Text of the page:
Women and children holding frames of their farmer family members who died by suicide. | Photo: Special arrangement
Women and children holding frames of their farmer family members who died by suicide. | Photo: Special arrangement

“There are many families who have lost not one, but two of their male members to suicide. The protest was done to show that if the farm laws are implemented, the situation will only worsen for the small and marginal farming families such as these,” says Rajinder Kaur, a member of the women’s wing of the union.

The large and robust wing used to be headed by Ugrahan’s late wife until she died in 2014.

‘Didn’t fit well in the army’

Ugrahan shies away from talking about his stint in the Army, and says that he considers it “history” now.

“Yes, I was in the Army for a short while. But I didn’t fit there, so I turned back and came to my village,” he says. “I am a farmer since birth. When I realised I don’t fit in the Army, I went back to farming. Then when I saw all the problems that farmers face, I began this organisation. Then I became the state president,” he adds.

Ab marne ki taiyari hai, chale jayenge (I know I will die soon, we’ll see),” he adds.
Ugrahan has no sons. Both his daughters are now married. He says he has nothing but respect and kind words to share with people now.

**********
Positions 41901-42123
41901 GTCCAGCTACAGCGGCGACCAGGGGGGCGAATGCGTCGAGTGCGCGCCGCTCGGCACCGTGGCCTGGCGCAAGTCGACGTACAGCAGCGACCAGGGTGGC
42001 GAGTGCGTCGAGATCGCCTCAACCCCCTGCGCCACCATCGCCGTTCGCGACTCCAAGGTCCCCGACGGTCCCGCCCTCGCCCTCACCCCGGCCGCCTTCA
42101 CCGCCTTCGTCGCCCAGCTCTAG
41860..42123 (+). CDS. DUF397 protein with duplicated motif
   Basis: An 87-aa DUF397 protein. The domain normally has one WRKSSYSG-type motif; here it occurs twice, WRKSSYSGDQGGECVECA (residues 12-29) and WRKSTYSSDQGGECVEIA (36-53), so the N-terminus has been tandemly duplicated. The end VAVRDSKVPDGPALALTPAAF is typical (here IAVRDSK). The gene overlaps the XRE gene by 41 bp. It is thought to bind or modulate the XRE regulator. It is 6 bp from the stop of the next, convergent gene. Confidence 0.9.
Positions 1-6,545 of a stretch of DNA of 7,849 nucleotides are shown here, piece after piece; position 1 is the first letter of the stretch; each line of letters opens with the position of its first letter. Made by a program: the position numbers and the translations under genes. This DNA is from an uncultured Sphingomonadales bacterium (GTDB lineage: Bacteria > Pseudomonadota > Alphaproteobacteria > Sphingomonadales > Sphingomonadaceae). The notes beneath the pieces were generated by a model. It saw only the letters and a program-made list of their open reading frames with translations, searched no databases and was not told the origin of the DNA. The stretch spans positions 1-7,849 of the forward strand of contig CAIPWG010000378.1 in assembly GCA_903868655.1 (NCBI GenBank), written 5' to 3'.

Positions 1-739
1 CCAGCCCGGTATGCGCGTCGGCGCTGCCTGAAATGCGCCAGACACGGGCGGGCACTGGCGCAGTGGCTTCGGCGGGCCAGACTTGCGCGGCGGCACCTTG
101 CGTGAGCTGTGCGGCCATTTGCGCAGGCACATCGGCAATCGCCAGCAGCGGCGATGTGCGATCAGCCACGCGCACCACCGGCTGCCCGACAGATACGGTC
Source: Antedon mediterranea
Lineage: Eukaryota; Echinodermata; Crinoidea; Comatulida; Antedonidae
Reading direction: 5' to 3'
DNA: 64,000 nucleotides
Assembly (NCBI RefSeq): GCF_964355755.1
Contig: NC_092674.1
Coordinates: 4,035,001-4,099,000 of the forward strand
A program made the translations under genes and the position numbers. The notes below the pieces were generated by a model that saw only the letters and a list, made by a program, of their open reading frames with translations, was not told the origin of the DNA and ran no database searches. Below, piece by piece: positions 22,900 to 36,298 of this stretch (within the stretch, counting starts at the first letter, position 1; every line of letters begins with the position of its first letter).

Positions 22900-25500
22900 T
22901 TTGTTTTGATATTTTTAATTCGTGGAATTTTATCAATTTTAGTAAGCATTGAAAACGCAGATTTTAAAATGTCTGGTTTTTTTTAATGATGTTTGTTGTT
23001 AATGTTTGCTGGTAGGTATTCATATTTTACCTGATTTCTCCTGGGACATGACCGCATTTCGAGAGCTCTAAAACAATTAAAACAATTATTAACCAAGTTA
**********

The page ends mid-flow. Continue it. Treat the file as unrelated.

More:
“I don’t have anything else to give now. I have my tongue, and I want to use it wisely, give respect and treat people kindly. Soon two-three years will pass by, and I will succumb to death. My legacy will be my words,” he says.


Also read: Indian agriculture — 6 tough realities, 5 dangerous myths and some solutions


 

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3 COMMENTS

  1. Mr Singh is a great leader and leading the agitation in a democratic way.He is courageous and honest and is sure to win.May God bless him with success.

  2. My big salute to Soldier and farmer Mr Singh. Keep up the fight, Modi is handing over everything to Gujarati businessmen who are mostly crooks and corrupt, we won’t allow this to happen. We have to secure this nation from communal party who is playing dividing polarizing games, their time is over, let farmers take over, create a party after this win.

  3. If 50 percent of produce procured is wasted to the tune of 2 LAKH CRORES and even then it is just for 6 percent farmers.

    Than imagine the dangerous
    Level of meagre resources wasted is sought by a small percentage of the farmers for their own community is upsetting the economic recovery of INDIA.

    Government should understand that absolutely large percentage of the population is angry with this wastage of resources.